the problem with calculating the energy of say a car moving at 60mph is that you would need to figure out the equivalent energy of a particle moving at 60mph (to find the heat) then multiply the mass of the car by that energy to get energy from speed and then +energy from temperature

 

so I don't have enough information to right that equation

(I'm still just learning this stuff)

 

however with a particle like say an electron in a particle accelerator everything is done in electron volts

1 ev= some decimal of joules

1ev= the energy gained by an electron falling through an electrostatic field of 1 volt

 

mass of electron is equal to 511 ev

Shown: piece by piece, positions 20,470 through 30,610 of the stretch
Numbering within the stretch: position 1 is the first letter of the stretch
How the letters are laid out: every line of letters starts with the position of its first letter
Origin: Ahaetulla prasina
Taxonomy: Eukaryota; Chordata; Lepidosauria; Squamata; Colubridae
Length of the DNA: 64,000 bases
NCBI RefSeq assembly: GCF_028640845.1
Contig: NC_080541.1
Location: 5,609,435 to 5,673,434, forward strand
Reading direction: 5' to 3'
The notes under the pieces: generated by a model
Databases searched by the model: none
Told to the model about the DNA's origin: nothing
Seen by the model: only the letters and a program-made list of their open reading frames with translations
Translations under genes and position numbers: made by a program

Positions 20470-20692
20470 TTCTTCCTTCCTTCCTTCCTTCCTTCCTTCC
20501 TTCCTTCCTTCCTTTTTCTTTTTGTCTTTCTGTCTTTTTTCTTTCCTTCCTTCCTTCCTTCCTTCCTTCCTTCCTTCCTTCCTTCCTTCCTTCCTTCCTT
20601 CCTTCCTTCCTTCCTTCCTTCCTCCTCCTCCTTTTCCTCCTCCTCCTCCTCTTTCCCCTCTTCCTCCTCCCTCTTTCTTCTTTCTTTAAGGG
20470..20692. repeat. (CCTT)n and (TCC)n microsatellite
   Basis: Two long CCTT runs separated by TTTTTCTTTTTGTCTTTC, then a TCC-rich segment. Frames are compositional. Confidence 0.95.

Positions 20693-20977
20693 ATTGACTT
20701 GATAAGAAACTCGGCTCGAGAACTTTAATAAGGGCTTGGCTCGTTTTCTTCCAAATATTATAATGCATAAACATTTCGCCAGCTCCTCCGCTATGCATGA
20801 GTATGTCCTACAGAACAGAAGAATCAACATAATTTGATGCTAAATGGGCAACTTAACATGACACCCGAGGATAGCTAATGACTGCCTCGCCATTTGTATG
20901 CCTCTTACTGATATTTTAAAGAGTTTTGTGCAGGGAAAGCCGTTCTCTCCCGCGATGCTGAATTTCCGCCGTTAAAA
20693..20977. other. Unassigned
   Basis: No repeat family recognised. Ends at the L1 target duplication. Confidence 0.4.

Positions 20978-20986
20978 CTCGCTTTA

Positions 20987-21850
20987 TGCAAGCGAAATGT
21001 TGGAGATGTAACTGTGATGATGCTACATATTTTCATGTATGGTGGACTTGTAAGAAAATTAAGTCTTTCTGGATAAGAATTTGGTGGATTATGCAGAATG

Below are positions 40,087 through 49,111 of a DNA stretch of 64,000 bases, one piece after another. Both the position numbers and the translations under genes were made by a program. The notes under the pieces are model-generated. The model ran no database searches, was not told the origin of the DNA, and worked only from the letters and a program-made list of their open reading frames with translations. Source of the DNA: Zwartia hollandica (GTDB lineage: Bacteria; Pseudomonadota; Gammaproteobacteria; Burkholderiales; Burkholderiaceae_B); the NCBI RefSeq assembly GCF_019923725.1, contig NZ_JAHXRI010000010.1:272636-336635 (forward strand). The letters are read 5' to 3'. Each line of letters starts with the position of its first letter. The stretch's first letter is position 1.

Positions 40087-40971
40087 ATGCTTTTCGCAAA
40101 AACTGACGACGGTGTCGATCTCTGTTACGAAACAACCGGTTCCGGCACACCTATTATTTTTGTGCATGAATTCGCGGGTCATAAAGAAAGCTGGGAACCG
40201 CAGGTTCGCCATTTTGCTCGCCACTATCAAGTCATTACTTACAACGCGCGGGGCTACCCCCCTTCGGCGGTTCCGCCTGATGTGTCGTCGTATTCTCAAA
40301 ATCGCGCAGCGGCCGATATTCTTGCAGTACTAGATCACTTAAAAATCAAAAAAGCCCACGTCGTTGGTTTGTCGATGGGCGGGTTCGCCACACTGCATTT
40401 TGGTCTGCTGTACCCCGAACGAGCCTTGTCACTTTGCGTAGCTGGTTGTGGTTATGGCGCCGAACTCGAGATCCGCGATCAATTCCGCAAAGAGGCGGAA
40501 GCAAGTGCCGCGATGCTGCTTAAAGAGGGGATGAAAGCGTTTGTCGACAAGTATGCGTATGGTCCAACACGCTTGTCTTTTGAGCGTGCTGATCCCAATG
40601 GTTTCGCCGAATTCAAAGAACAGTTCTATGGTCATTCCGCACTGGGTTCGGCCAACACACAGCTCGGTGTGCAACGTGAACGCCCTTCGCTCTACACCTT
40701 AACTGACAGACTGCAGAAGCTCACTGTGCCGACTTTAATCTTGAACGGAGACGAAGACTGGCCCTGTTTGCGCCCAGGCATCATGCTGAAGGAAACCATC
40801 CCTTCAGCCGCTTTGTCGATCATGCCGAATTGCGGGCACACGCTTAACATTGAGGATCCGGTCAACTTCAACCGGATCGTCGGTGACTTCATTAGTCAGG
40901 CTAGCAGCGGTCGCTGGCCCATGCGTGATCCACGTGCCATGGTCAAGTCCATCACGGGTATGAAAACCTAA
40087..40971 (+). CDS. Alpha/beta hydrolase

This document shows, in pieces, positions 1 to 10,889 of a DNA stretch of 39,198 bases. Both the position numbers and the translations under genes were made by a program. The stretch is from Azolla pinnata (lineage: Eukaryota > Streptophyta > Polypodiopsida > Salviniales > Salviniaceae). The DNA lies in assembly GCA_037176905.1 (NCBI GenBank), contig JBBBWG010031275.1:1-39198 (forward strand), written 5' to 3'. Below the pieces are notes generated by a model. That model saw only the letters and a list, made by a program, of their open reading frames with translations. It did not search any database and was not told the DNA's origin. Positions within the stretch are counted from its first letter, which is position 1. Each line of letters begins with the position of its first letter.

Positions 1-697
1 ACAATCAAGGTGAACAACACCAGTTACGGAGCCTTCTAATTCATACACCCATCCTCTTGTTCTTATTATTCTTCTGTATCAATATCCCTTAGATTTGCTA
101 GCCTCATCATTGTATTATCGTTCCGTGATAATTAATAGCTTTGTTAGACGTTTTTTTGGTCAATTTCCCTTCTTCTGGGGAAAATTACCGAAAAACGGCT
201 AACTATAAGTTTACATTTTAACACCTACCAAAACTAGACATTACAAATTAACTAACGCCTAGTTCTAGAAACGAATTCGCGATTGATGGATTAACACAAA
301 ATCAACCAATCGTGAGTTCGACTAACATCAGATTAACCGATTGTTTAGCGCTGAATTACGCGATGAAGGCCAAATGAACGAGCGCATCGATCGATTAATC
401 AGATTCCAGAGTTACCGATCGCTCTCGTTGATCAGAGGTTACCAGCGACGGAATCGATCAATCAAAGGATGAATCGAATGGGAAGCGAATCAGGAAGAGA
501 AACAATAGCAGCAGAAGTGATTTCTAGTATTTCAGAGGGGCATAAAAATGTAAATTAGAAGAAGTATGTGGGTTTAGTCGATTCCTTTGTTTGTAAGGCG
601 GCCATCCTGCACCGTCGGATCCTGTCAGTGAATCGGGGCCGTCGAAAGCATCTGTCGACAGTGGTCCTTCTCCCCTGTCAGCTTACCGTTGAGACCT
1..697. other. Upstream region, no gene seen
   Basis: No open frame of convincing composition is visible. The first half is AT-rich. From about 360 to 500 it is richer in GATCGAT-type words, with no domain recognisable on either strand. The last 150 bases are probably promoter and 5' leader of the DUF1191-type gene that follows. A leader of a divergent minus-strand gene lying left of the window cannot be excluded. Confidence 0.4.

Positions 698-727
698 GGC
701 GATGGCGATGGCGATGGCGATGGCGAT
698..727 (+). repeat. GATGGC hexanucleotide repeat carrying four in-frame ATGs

so if you accelerate it by 10kev your total energy is 10511 ev

 

so our equation for net energy is E=mc^2+joules of heat

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mass of electron is equal to 511 ev

 

511 keV/c2

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[math]0.510998918 \pm 0.000000044 {\rm ~MeV}/c^2[/math]

 

;)

 

(Yeah I know.... I'm a physics geek boy....)

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my mistake I meant to say 511kev however the /c^2 is superfluous in the measurement because whenever You say the energy, someone could just figure out the mass of it.

 

especially when someone says the mass of something in ev you can just assume the /c^2

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[math]0.510998918 \pm 0.000000044 {\rm ~MeV}/c^2[/math]

 

;)

 

(Yeah I know.... I'm a physics geek boy....)

 

But .511 is close enough for government work. :)